08.30 - 12.00 Thursday October 25th
Location: Vingen 1-2
What if climate change adaptation is not enough to reduce the risks and vulnerability associated with the types of impacts that are expected to occur in the next century? What types of transformations are needed to avoid the ecological, social, economic, cultural, political and psychological impacts of climate change?
As the observed and projected impacts of climate change become more visible and better understood, it is increasingly recognized that small adjustments may be insufficient and that “transformational adaptations” that involve novel, large-scale actions will be required. Yet there are also broader and deeper interpretations of adaptation that do not involve merely complying with or adjusting to impacts that are already occurring or expected to occur.
Adaptation here is seen as a process of social transformation that shifts systems and cultures.
Karen O´Brien, Department of sociology and human geography, University of Oslo
Linda Sygna, University of Oslo
Talk 1: Enabling or Constraining Transformative Change in Local Livelihoods.
Marianne Karlsson, Norwegian Institute for Water Research, Norway
Talk 2: A theory of sustainable climate change adaptation.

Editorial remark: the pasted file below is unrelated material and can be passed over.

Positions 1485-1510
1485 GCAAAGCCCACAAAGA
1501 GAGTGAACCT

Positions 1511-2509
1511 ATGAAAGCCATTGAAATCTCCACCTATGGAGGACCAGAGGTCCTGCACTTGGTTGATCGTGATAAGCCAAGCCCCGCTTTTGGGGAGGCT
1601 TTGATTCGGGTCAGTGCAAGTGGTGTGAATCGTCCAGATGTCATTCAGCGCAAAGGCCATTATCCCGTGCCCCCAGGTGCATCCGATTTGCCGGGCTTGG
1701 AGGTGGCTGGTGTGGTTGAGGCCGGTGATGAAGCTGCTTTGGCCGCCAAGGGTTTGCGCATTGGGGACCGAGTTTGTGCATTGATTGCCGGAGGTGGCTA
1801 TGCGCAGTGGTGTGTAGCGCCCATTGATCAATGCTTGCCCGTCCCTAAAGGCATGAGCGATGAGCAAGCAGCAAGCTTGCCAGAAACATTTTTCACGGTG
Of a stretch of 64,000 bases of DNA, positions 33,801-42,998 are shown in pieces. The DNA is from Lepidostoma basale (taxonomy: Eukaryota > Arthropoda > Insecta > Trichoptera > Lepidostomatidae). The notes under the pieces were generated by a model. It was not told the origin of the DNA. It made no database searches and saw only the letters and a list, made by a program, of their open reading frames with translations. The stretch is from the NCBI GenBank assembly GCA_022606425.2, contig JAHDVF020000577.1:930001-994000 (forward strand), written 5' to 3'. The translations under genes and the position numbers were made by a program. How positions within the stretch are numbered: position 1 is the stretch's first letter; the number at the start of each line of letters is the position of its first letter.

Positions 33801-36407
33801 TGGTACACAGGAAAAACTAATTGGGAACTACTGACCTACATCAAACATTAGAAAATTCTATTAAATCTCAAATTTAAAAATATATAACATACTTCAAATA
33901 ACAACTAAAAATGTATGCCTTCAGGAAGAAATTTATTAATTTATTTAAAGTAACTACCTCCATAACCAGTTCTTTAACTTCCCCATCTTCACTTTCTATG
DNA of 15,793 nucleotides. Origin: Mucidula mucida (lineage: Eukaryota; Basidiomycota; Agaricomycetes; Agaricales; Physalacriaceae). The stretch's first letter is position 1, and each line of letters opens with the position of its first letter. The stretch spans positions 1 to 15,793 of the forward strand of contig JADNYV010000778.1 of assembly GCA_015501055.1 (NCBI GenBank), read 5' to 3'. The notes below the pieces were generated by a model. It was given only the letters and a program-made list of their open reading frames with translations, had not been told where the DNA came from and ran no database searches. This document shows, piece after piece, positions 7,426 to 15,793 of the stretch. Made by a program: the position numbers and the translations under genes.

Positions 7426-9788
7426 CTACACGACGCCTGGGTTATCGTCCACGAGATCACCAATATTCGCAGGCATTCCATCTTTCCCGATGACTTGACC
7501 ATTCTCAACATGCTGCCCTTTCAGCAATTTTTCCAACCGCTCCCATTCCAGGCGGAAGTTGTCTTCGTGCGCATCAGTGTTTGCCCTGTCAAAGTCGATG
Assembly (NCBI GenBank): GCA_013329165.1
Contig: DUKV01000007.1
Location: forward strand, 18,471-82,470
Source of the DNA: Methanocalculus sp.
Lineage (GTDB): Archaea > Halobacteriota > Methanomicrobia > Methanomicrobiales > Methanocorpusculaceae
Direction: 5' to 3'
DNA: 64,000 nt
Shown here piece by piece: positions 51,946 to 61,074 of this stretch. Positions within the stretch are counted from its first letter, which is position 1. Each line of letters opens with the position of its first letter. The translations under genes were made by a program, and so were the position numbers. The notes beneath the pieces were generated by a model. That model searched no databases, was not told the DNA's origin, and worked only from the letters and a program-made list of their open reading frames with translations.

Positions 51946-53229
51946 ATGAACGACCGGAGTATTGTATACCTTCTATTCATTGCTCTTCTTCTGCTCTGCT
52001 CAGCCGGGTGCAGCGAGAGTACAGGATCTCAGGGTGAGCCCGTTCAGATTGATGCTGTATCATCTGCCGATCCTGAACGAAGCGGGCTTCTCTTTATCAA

Carlo Aall, Western Norway Research Institute, Norway
Talk 3: Pathways for adaptation and transformation: A bottom up view.
Lars Otto Naess, Institute of Development Studies, UK
Talk 4: Do Ecosystem-Based Approaches to Adaptation Hold Greater Potential for Empowerment? Evidence from Sri Lanka.
Stephen Woroniecki, Lund University Centre for Sustainability Studies (LUCSUS), Sweden
Talk 5: Visualizing urban climate transitions: Developing transformative capacity of local decision-makers and climate coordinators.
Erik Glaas, Linköping University, Sweden
This world café will explore some key questions raised in the earlier presentations that will trigger participants to collectively elaborate on the relationship between adaptation and transformation.
This session will be held in English.